One essential ingredient for your writing life is knowing how to wake up your writing spirit, which is that subconscious push to write. Writing droughts exist, but there are ways to avoid getting caught in them.
Writing can be fun with its expressive nature and can also be challenging through the fight to string words together to reach a sensible point. However, it can feel burdensome when you reach a dead end or fail to get inspired to write.
There are some days when I open up an older rough draft of a story I worked on several months ago, assuming it will be terrible, only to see that it isn’t nearly as bad as I thought it would be.
When I was studying creative writing, some days I would take what I thought was a perfectly written piece to a workshop session, only for it to be torn apart by my tutor and fellow students. Sometimes it can be difficult to determine whether my inner critic is right or wrong.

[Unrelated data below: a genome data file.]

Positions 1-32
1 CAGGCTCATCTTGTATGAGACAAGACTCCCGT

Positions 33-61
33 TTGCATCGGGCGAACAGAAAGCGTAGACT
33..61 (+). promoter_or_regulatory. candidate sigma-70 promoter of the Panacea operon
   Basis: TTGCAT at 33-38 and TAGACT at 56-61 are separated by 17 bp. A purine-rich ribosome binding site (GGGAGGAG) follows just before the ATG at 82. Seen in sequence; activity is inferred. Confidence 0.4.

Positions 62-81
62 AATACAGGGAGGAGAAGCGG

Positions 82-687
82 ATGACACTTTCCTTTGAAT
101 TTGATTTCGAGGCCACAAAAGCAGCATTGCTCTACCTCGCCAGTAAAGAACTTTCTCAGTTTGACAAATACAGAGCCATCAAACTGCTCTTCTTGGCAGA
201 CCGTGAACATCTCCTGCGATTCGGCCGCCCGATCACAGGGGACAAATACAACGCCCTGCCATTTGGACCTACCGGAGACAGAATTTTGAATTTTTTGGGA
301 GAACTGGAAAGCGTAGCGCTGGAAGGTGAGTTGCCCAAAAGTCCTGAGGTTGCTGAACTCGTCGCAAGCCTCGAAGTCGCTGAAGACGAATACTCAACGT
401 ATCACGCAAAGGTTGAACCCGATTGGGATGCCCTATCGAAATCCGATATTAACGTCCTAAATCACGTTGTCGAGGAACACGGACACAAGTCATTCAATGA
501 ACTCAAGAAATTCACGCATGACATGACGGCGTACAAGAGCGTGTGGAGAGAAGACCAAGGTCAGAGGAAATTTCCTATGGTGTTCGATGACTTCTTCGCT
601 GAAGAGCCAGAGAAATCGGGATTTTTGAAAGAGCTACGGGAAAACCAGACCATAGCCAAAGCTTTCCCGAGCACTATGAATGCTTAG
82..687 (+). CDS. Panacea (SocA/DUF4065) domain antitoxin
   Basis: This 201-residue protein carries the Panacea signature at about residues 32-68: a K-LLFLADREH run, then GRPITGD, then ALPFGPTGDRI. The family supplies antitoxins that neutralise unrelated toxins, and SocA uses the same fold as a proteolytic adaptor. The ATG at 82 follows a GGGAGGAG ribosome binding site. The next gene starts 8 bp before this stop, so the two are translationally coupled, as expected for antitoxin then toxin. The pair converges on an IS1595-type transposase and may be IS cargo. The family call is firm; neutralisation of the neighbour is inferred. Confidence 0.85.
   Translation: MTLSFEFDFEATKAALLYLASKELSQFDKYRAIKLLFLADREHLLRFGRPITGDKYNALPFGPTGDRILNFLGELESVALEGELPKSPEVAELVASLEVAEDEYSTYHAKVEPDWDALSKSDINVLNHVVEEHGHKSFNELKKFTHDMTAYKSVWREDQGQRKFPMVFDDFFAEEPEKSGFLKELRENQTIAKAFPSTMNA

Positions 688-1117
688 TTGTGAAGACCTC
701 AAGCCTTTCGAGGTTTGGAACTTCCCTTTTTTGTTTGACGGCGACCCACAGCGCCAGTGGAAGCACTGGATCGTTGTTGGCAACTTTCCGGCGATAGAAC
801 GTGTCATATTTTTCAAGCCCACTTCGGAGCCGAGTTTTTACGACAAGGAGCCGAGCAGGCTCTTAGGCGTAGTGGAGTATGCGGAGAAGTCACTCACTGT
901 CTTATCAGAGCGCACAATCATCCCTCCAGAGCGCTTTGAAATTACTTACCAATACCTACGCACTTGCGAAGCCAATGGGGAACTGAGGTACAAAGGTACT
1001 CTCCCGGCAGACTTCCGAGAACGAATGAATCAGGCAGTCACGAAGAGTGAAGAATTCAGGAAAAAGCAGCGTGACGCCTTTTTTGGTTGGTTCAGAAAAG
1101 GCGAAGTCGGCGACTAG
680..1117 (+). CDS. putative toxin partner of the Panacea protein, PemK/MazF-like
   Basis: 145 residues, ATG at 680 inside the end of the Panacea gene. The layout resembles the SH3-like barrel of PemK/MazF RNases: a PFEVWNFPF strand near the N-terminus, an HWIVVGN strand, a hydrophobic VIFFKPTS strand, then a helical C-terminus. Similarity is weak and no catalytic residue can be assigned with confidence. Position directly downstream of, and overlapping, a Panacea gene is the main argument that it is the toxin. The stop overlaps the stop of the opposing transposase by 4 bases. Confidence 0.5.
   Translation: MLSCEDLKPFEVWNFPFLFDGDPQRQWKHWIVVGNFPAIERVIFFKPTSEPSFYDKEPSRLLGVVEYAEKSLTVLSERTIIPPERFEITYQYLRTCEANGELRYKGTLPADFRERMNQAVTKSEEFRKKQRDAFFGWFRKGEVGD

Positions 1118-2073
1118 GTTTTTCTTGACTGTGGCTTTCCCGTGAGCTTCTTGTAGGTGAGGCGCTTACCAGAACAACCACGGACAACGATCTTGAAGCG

The “inner critic” is the nagging voice inside our heads that judges our own work. If it becomes too loud, it can drown out all other thoughts and drain a writer’s self-confidence. In the worst cases it discourages people from ever writing again or trying to get their work published.Continue reading
Ray Bradbury famously said, “I don’t need an alarm clock. My ideas wake me.” In that sentiment lies much of the reality of life for highly creative writers. It is a condition marked by a drive to constantly assess new ideas, innovate processes, and tackle projects and challenges that ultimately will provide a high level of satisfaction.
If that’s you, it’s a benefit in a lot of ways because it means you’re naturally inclined to approach your life’s work with the innovation and grit needed to succeed. But, it isn’t without its challenges.
I’m sure that at some point in your life, you thought writing was a glamorous profession. There’s no shame in that. I did too. I thought I would spend my days in pajamas, drinking copious amounts of coffee, and creating beautiful prose with no effort at all. And then I would be off to book signings and on book tours in Greece. Granted, I was 8. What did I know?Continue reading